There were no solemn renditions of mournful Leonard Cohen songs on NBC’s Saturday Night Live last night, but the gang in Studio 8-H isn’t quite celebrating yet either. A stunned post-Trump mood was apparent in at least of couple of sketches during the pre-Thanksgiving Kristen Wiig-hosted episode.
The first, the pre-taped “Target Commercial,” featured cast member Cecily Strong in a mock ad for the open-on-Thanksgiving store, her gloomy demeanor forecasting a true Black Friday. With the commercial’s narrator promising “a big empty parking lot you can just come sit in” — i.e., escape your Trump-voting relatives on Thanksgiving — Strong’s character mopes in her car, zones out on the toy department floor and generally copes with the start of what likely will be a very blue Christmas.
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“Target: Buy Yourself Some Time” was the mock-ad’s kicker, a clever-enough (barely) appetizer for the last original SNL episode before Thanksgiving. The bit’s only real surprise was the absence of guest host Kristen Wiig’s old Target Lady character, the over-enthusiastic sales clerk who probably wouldn’t have fit in with this routine’s downbeat humor. Still, Target Lady was one of the more enduring characters from Wiig’s cast years; seems a missed opportunity.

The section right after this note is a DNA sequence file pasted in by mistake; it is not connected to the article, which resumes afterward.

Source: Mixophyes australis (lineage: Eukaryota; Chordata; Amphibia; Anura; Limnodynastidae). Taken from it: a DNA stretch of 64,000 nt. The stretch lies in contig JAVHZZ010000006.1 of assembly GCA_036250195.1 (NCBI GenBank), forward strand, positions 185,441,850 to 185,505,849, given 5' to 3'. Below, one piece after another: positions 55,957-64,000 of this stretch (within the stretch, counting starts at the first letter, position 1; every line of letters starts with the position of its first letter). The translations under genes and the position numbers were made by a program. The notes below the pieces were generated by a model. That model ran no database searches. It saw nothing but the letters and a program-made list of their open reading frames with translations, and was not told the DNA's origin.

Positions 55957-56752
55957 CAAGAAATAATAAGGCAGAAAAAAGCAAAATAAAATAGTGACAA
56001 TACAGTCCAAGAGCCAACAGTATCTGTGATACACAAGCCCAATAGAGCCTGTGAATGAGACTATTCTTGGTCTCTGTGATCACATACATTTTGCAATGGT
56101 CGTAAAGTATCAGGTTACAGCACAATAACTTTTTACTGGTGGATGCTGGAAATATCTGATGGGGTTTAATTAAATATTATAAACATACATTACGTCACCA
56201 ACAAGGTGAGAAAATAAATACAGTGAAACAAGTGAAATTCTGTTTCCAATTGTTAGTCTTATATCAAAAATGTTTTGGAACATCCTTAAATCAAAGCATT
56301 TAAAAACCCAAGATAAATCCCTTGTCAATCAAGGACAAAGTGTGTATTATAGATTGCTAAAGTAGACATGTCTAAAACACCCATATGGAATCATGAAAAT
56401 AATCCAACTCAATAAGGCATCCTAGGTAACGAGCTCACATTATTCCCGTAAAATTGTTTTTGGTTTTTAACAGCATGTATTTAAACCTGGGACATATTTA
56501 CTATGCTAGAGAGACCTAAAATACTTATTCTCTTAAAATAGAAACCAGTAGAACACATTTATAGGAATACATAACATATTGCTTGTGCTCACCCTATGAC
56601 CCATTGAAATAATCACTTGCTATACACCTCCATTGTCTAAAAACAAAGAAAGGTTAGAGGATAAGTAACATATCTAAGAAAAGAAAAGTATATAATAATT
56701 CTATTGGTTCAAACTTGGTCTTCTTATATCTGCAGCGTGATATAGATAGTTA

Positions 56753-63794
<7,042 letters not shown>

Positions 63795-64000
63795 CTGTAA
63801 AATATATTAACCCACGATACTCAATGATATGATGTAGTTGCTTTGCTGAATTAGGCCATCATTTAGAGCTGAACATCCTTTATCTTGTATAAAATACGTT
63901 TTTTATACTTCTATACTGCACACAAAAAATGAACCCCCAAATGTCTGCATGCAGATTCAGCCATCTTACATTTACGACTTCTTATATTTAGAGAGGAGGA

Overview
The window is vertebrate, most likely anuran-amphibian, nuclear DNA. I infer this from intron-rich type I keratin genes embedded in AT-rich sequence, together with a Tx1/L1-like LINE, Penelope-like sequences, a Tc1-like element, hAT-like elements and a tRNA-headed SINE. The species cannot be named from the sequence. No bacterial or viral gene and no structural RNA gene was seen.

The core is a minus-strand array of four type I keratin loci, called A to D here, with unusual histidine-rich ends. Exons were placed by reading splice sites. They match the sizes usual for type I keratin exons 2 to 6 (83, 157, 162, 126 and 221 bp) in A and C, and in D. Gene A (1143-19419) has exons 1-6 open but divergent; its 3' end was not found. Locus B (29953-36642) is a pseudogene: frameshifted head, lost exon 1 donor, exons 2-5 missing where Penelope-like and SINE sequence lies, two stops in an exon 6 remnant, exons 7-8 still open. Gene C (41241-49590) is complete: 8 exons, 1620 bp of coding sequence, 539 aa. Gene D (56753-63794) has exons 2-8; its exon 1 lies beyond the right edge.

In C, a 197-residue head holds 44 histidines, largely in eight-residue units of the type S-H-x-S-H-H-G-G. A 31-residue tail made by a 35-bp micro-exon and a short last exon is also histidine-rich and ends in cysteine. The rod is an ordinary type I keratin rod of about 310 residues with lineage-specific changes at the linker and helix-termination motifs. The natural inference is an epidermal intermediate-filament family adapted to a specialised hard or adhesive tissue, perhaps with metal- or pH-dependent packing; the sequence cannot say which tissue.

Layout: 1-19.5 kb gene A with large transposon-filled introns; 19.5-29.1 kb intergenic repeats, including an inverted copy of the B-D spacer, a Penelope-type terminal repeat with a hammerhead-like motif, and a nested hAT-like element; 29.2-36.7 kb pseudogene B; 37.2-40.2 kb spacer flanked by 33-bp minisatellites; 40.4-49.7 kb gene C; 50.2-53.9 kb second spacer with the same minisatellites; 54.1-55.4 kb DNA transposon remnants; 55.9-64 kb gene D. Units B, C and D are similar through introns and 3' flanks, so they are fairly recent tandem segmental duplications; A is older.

Another digital short poking fun at the election’s mortified losers was “The Bubble,” starring cast members Kyle Mooney and Sasheer Zamata in a faux-commercial for “The Bubble,” a new “planned community of like-minded thinkers,” where “life continues for progressive Americans as if the election never happened.” Enticements include used book stores where patrons can read Huff Po, Daily Kos and “the explosive comedy of McSweeneys” (“huh,” says knowing hipster Mikey Day reading the latter, “clever”).
“We don’t see color here,” says Mooney’s pitchman (as Zamata casts a sidelong glance), “but we celebrate it.” One-bedrooms don’t come cheap here, starting at $1.9 million. “It’s Brooklyn, with a bubble on it.”
Take a look:
SNL ditched politics and returned to the Thanksgiving theme for “Surprise Lady,” with Wiig resurrecting her unable-to-contain-herself Aunt Sue character. Let in on a big family surprise — one of the nephews will be making a secret visit on leave from the military — Aunt Sue all but explodes with excitement.
Constantly fidgeting with her turtleneck (and an actual turkey), Wiig sells the bit hard, excusable given that her slapsticky performance is the routine’s sole reason for being. Even the sketch’s real surprise ending goes mostly unnoticed as Wiig, turkey firmly on head, is clearly the main course at this table.
Happy Thanksgiving everyone:
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